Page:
Metropolitan News-Enterprise


Wednesday, April 7, 2004


Page 4


Lawyer: Ninth Circuit to Consider Challenge to Delgadillo Qualifications


By a MetNews Staff Writer


An attorney for Deputy District Attorney Lea Purwin D’Agostino said yesterday the Ninth U.S. Circuit Court of Appeals has ordered City Attorney Rocky Delgadillo to file a reply in her bid to overturn a judge’s ruling dismissing her challenge to his election.

In a press release, Venice attorney Stephen Yagman of Yagman & Yagman & Reichmann & Bloomfield said the court had rejected Delgadillo’s motion to dismiss the appeal for lack of federal jurisdiction. U.S. District Judge Manuel Real of the Central District of California dismissed D’Agostino’s suit last month on jurisdictional grounds.

Yagman, who could not be reached for comment late yesterday, said in a statement:

“The suit wrongly was dismissed, we promptly appealed, and Delgadillo’s claim there is no jurisdiction is wrong, as the Appeals Court has ruled. It’s only a matter of time until Delgadillo no longer will be City Attorney.”

D’Agostino finished third in balloting for city attorney in 2001. Both Delgadillo and then-City Councilman Michael Feuer, who finished second in the voting and lost to Delgadillo in a runoff, had periods of inactive State Bar membership within the five years preceding the vote.

Questions about Delgadillo’s qualifications were raised in a Jan. 9 column in the MetNews. A City Charter provision requires that the city attorney have been “qualified to practice” for the five year period preceding election.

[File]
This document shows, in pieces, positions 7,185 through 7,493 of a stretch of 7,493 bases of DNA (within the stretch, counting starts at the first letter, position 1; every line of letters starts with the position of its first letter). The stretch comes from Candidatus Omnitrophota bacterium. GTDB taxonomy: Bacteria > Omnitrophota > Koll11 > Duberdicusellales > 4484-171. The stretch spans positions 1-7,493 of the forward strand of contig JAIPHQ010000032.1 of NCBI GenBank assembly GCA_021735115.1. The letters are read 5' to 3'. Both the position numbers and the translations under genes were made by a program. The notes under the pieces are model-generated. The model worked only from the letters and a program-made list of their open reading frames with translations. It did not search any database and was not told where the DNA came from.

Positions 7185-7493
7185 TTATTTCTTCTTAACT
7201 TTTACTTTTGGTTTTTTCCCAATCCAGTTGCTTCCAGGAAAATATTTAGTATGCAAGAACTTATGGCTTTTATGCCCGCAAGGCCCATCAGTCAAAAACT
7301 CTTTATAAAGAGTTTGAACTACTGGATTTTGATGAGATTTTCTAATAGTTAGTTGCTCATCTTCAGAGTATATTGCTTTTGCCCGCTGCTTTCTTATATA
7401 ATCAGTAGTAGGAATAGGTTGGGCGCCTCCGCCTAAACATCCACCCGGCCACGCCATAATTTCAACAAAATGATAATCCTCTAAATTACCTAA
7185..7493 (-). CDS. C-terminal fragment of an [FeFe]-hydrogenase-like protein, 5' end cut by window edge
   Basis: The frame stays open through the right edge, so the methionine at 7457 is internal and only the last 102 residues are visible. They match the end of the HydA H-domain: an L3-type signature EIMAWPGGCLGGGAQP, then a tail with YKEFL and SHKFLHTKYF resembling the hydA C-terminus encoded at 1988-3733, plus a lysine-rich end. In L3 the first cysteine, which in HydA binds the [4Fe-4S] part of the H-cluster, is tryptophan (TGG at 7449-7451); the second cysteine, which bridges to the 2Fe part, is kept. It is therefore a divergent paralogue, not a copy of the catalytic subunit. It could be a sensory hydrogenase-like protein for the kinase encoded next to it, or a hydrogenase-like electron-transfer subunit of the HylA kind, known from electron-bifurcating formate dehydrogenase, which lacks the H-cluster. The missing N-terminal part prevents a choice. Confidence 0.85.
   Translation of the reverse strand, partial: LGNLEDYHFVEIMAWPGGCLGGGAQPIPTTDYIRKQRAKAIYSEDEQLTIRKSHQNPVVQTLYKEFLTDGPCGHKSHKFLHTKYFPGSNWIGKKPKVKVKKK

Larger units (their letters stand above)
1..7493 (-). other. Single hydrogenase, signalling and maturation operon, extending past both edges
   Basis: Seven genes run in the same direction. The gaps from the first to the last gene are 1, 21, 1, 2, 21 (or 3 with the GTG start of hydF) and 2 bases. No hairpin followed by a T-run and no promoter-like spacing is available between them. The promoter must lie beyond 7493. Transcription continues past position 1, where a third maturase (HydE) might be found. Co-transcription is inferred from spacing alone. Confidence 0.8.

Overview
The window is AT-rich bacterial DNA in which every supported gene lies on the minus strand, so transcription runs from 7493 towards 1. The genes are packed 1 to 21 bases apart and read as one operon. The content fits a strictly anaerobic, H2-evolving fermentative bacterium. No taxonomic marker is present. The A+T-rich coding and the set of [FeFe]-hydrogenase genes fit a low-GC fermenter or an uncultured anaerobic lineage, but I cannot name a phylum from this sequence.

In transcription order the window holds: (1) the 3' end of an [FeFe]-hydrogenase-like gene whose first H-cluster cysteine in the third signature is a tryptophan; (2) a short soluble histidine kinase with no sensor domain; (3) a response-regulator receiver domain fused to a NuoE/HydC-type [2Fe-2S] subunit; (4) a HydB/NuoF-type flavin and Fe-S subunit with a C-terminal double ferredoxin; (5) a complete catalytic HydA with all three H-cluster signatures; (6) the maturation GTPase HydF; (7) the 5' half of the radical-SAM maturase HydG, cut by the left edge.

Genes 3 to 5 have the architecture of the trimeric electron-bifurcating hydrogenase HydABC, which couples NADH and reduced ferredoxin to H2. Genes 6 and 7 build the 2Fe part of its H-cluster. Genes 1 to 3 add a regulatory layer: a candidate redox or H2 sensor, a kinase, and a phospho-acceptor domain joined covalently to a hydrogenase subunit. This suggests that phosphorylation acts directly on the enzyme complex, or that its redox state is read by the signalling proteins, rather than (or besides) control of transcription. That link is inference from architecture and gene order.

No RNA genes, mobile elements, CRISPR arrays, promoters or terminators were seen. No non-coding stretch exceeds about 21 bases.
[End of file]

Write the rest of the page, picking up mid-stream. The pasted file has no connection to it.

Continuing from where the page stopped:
D’Agostino’s civil rights suit contends that her right to due process was violated when city officials certified Delgadillo the winner of the election.

A lawyer for Delgadillo, Sarah E. Kurtin of Munger, Tolles and Olson in Los Angeles, said yesterday she had not seen an order from the Ninth Circuit in the case.

Yagman’s statement said the court ordered Delgadillo to file an answering brief by May 3.

In her appeal brief, D’Agostino asked the Ninth Circuit to rule as a matter of law that Delgadillo is not entitled to hold office. She also asked that if the matter is remanded it not be returned to Real’s courtroom.

Yagman has a history of run-ins with Real. The brief contended that Real has “demonstrated a long-standing, chronic, obdurate, and mostly unstoppable habit of refusing to follow the orders” of the Ninth Circuit.

If a remand is necessary, it should be to Senior Judge William J. Rea, “who, after all, was the Judge to whom this case actually was assigned,” the brief asserted, citing what it described as “odd entries” in the docket sheet for the case.

The questions about Delgadillo’s qualifications have also prompted Los Angeles deputy public defenders since late January to file demurrers in all misdemeanor prosecutions initiated by the city attorney. The demurrers have been uniformly overruled by Los Angeles Superior Court judges.

A city attorney spokesman said yesterday that more than 8,500 demurrers have been overruled so far. The city attorney has argued that only an action in quo warranto, not a demurrer, is an appropriate means to raise the qualifications issue.

Both the Superior Court Appellate Division and this district’s Court of Appeal have rejected writ petitions seeking to force judges to reach the merits of the qualifications issue.

Public Defender Michael Judge had been expected to decide yesterday whether his office will ask Attorney General Bill Lockyer to initiate a quo warranto proceeding, but no decision was made public.


Copyright 2004, Metropolitan News Company